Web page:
Dancing Links is a way of implementing that algorithm efficiently. The key It is largely a direct implementation from Knuth’s pdf, but with a few object orientated. Algorithm X was invented by Donald Knuth to solve it. He even suggested an efficient implementation technique called Dancing Links, using doubly-linked. I found Knuth’s “Dancing Links” paper  very well written and a somewhat easy read (I had to reread certain parts a couple times). I had to write a sudoku solver.
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When selecting a row, an entire column had to be searched for 1’s. So here’s my description of algorithm X:. Please link the abstract instead of the pdf The key point of dancing links is that in a linked list, when you remove a node which can be danding efficently by modifying the pointers of its neighboursthe node that you’ve removed has all the information you need to add it back to the linked list in the case that it turns out you were wrong when you guessed it was part of the solution.
I’ve been working on a Sudoku Solver, my current solver uses the backtracking algorithm but it still takes too long.
Well then I will guess that this should help you: Hacker News new comments show ask jobs submit. Starting at the beginning, the very first part of the paper discusses a significant low level technique that makes back tracking in a doubly-linked list nearly free. Anyone have an alternative?
I haven’t profiled my code, but I did keep a bit of recursion in the solver our of convenience. What he’s going into here is a bit of a trick you can use when removing elements. The idea of DLX is based on the observation that in a circular doubly linked list of nodes.
Online resources would be preferred, but if there’s not much quality material online, books would be acceptable. Please follow proper reddiquette. If you keep a reference you can “undelete” the element and put it back in the list.
This page makes the algorithm very easy to understand: As it turns out, given the right constraints and choices, sudoku can be described as an Exact Cover problem. Now that you understand that, you can understand dancing links.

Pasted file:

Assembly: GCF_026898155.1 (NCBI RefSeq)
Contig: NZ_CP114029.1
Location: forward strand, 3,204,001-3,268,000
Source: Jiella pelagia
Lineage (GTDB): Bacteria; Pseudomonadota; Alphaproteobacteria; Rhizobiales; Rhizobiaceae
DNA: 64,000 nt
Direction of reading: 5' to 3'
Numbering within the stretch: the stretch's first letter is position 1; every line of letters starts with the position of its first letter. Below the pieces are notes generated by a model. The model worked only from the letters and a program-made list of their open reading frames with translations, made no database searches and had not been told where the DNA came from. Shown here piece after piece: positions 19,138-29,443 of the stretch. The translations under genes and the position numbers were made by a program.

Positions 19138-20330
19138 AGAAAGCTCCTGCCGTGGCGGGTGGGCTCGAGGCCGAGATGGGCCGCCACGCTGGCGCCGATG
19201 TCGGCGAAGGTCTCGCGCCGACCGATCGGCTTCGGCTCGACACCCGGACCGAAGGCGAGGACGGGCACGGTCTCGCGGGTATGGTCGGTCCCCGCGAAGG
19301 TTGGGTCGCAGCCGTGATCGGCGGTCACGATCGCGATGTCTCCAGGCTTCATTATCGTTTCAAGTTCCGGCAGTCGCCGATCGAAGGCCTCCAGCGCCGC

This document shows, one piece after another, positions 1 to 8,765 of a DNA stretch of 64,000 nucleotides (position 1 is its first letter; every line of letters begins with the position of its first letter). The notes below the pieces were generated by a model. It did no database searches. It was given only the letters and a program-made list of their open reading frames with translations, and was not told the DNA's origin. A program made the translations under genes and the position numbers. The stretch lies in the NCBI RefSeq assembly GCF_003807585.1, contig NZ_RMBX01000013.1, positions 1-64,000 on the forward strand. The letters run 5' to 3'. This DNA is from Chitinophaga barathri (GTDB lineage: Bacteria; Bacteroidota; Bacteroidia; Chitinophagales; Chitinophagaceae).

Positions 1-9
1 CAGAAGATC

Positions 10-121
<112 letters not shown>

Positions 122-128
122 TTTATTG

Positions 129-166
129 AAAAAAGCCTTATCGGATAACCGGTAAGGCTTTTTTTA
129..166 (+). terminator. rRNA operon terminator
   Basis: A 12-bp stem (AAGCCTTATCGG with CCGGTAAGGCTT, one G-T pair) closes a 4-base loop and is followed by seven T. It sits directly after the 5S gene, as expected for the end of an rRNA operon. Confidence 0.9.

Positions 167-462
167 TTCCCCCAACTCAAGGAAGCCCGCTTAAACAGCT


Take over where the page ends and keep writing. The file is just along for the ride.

Algorithm DLX will branch on the ways to fill a cell if some cell is difficult to fill, or on the ways to place a piece if some piece is difficult to place. Trial and error can solve any problem where checking the answer is easy. So here’s my description of algorithm X: I think your dancing links is easily better considering you did hard puzzles on a 1. At all times, each node in the matrix will point to the adjacent nodes to the left and right 1’s in the same rowabove and below 1’s in the same columnand the header for its column described below.
To backtrack, the above process must be reversed using the second algorithm stated above.
Although this question is very old, I thought I’d add: It would be great if you could post your code somewhere. Can someone try to explain the Dancing Links algorithm not in terms of its derivation but its implementation?
You should start by learning about backtracking search. In addition to what others said, because for bookmarks, the abstract page works a lot better. You could also see my comment on in the thread for problem 96 on page 3.
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I found Knuth’s “Dancing Links” paper  very well written and a somewhat easy | Hacker News
To remove a single column, first remove the selected column’s header. This works regardless of the number of elements in the list, even if that number is 1. I suggest looking on wikipedia, then if you still have some black area we can point you somewhere else.
This is useful when your algorithm is trying a “tree” of different possibilities to find some solution like a chess game for exapmlesince if you get stuck you can backtrack very easily.
So it sounds like grimbal’s solution is doing pretty well. Just because it has a computer in it doesn’t make it programming. Since you’re just changing addresses, the value will still be in memory, but now you have no way of referencing it.
An exact cover problem is a problem where you’re given a bunch of choices, and a set of constraints and your challenge is to select a bunch of the choices that will fill every constraint exactly once.
It’s running as a rails app here:. Knuth discusses optional constraints as applied to the n queens problem. You browse my code here http: When selecting a column, the entire matrix had to be searched knutj 1’s. Each column will have a special node known as the “column header,” which will be included in the column list, and will form a special row “control row” consisting of all the columns which still exist in the matrix.
Knuth even talks about dancing links in his new Christmas Tree Lecture  specifically here at 4: